Kartuga is a free-to-play action-MMO with RPG-elements played in a browser, designed in Unity 3D; it was developed by Ticking Time Bomb and is published by InnoGames. The game places players in the golden-age-of-sail and thrusts them into a life of piracy and mayhem. As a result, players exist in the world on sailing ships and take quests from cannon-laden ships and sink NPC enemy windjammers ships.
I’ve had a chance to play in the closed beta of Kartuga and now I can bring that experience to you.
Graphics and Sound: Welcome to the sea, pirate, now look at this!
Kartuga is a Flash-based browser game so it has many of the hallmarks of those games: it’s somewhat simplistic, the graphics are sprite-based with medium quality backgrounds, and while it’s touted as 3D, players will be playing on a 2D (ocean) field and watch 3D sprites and cannonballs sailing along it.
The graphical style is best called slightly cartoony but this does not detract from the visuals.
Much of the game is styled around the golden-age-of-sail including different places to look at. While the beta doesn’t seem to contain as many of those promised—there are five game worlds that you can visit currently which is quite huge for a beta—and they’re all filled with culturally-significant architecture and beach-front property.
Since the entire game is played from water, it’s important to mention that the water looks great. The animation even a browser-based game provides a lot of shattering golden sunlight breaking on the waves across different colors of blue; and sometimes there’s architecture or sea-bottom visible beneath as I sailed over. Going past different regions, I saw buildings that ranged from overgrown shanty shacks and terra-cotta or brick-and-mortar Venetian buildings, or tall stone bridges cast across waterways.
In videos we also see other regions that are jungle-choked or on the edges of smoldering volcanoes (with fires and magma spilling into the ocean.)
The graphics behind this game has a lot of detail and it’s worth looking at—although it’s best not to look for too long as another ship might come by and attempt to sink you!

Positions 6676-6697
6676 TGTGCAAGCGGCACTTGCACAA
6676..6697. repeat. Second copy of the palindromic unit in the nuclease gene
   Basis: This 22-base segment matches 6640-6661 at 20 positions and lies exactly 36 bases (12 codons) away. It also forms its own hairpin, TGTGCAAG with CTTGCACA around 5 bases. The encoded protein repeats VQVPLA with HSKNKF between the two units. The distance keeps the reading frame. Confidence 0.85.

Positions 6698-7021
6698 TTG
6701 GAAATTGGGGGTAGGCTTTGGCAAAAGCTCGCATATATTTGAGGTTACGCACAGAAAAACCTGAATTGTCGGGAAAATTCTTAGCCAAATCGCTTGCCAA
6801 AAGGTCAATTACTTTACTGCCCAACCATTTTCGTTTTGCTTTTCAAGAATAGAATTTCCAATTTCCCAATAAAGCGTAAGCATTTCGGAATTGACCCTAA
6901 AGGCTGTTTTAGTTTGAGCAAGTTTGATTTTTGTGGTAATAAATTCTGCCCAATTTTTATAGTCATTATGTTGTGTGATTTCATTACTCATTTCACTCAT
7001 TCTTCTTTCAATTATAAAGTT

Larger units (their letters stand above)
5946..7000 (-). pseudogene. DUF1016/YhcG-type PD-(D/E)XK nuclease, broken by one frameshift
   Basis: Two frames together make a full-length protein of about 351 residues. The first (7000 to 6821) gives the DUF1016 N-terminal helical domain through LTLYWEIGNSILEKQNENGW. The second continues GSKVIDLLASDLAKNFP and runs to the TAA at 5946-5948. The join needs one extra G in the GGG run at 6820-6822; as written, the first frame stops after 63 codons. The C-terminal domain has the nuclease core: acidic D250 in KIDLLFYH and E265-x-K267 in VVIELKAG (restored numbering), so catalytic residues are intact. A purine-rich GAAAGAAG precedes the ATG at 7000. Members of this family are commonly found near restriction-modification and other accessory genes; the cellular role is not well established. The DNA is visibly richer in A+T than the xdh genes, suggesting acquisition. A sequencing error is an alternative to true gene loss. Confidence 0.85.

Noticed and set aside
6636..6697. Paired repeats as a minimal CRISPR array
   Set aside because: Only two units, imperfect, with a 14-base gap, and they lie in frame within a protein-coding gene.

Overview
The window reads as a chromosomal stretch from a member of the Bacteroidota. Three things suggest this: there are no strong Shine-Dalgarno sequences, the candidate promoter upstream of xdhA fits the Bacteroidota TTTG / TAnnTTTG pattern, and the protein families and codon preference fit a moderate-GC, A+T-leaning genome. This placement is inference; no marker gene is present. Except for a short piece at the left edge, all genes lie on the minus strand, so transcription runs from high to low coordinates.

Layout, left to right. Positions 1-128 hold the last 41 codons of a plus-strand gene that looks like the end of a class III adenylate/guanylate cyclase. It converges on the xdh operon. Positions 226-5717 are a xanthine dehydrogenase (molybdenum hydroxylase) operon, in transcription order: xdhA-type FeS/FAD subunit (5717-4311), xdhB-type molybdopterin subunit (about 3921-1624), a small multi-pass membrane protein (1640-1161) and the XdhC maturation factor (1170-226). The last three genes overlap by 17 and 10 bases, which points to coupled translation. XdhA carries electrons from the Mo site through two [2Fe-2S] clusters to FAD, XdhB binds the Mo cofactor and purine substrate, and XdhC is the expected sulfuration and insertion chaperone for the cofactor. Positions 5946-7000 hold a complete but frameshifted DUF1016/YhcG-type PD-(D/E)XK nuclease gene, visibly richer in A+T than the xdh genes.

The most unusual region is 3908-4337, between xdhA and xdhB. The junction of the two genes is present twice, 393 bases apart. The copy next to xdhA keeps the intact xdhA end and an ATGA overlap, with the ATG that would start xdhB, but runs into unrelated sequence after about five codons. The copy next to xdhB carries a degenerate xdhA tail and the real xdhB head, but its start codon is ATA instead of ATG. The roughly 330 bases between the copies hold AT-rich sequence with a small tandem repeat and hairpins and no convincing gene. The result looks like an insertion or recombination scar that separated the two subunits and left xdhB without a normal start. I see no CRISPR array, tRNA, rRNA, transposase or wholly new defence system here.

As for sound and music, it’s pretty good so far. Not very naval, but I recall some lilting tunes that followed me across the ocean to the sound of cannonfire. Nothing much to write home about here, but the game plays up the cartoony-effect with the sounds of the ship battles and the creak of wood as the ships sail across the ocean… In some ways it’s purely atmospheric in effect and not very intrusive.
Gameplay: FIRE THE CANNON! Now, FIRE THE OTHER CANNON!
Right now, Kartuga only supplies players with three classes: the Protector, the Destroyer, and the Engineer. As explained above, everyone plays a ship on the ocean—the controls are WASD and ships have a sense of “momentum.” Cannon fire is achieved with the mouse hovering near one side or the other of the ship and pressing the left mouse button.
The Protector: does exactly what it says on the tin, this is a tank class with lower speed, medium-to-powerful firepower, and very heavy armor. As expected the three skill trees on the protector do different types of tanking. The first turns the player into an impenetrable fortress—heavy armor designed to swallow up anything the enemy throws at them, sitting in the cannon arc and preventing cannonballs from hitting teammates. Another class is all about getting in-close-and-personal to slow down and pin enemies in place so that teammates have an easier time pummeling them (while also beating the snot out of them.) Finally, a ranged-support class that uses high accuracy and critical hits to inflict massive damage.
The Destroyer: the DPS unit of the game, provided with lower armor, higher speed, and impressive firepower. Described as “lightning fast aggressor” it moves quickly across the battlefield like an angel-of-death, dispensing cannonballs from any number of ranges and postures to make an enemies’ armor like Swiss cheese. The different skill trees on this vessel allow players to spec between a long-ranged-sniper, a medium range hit-and-run vessel, or a toe-to-toe scrapper with heavy armor designed to shove cannonballs onto the deck of an enemy ship at close range.